Famous for depicting female figures in ao dais, artist Nguyen Thanh Binh’s latest work comes as a surprise
Nguyen Thanh Binh is a world-renowned artist whose iconic work has received international acclaim and frequently been exhibited in Europe, Asia and the US. In preparation for the opening of Hometown, he takes some time off to speak about his latest collection.
The paintings of your new collection are different in theme from what you are most famous for (ballerinas, nudes, girls in ao dai). What inspired you to go a different direction?
Like all artists, I feel the need to change things up sometimes. If you maintain one style continually it’s just silly self-satisfaction or laziness. I’m not trying to follow any trends, I’m just searching for beauty as I see it; a beauty for everyone. The structure in my paintings tells the viewer many things beyond the surface. The aim in my work is to condense the narrative. I like a minimal subject and a maximum idea just like in a Japanese haiku.
Can you tell us about your process for creating the new collection? Did you plan things out or is it a more intuitive process that evolves as you work on each piece?
Normally, some whims appear—for example, the desire to draw something different—but do not come to fruition until an occasion like the offer of a solo exhibition. Then the idea becomes a specific intention, including a primary subject matter, materials, sizes and major colors, among other aspects. The next painting usually comes from an earlier finished painting, which means it evolved from an existing one.
Some people who have seen the paintings have called them sad or melancholy. How do you see them?
Actually, I do not see them as sad or melancholy. They are more an expression of my personality: quiet, calm and peaceful. That is the most important factor of creativity: personality!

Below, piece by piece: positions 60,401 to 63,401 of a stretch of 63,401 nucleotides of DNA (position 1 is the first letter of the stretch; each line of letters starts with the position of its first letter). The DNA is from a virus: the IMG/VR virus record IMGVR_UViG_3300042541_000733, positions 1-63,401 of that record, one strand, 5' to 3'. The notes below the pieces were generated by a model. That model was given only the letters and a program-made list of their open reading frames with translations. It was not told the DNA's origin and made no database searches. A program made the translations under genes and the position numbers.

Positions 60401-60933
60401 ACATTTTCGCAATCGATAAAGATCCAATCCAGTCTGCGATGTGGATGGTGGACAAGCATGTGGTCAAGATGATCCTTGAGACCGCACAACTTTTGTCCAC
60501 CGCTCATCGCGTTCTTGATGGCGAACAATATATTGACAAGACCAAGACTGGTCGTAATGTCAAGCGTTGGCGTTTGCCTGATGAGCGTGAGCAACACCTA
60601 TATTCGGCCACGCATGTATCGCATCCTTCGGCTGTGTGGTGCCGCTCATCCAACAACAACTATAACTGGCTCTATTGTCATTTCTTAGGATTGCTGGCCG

I find your painting of Long Bien Bridge to be both very simple but also beautiful and moving. Can you tell us about that piece and why you chose to paint it like you did?
Long Bien Bridge, or Waterfront, and Confluence show not only my creative personality, but also benefit from a style of composition that is both simple and unique.
Are there certain artists that have influenced you both in Vietnam and/or abroad?
On an artist’s path, they are always influenced by former masters. The famous artist Nguyen Sang, and my friend—female artist Hoang Minh Hang— have influenced me greatly. Certainly, during my student days, I liked Juan Gris, Fernand Leger, and other famous cubist painters. Then, I realized they aren’t my true ‘language.’ However, they still have a very light influence on the structure of space in my paintings.
What do you think the artist’s role in society is?
The role of artist in society is like the role of musicians, writers, or those working in theatre and movies. Since all their creative activities—though in different schools or forms of expression—all come from social life. Even when they are talking about the Moon, or Mars, they are really just reflections of life taking place around them. Their role is similar to flowers that bloom in nature; they make life not only more beautiful, but also bear fruit.”
Hometown is on display at Craig Thomas Gallery (165 Calmette, D1) until June 22.
Images provided by Nguyen Thanh Binh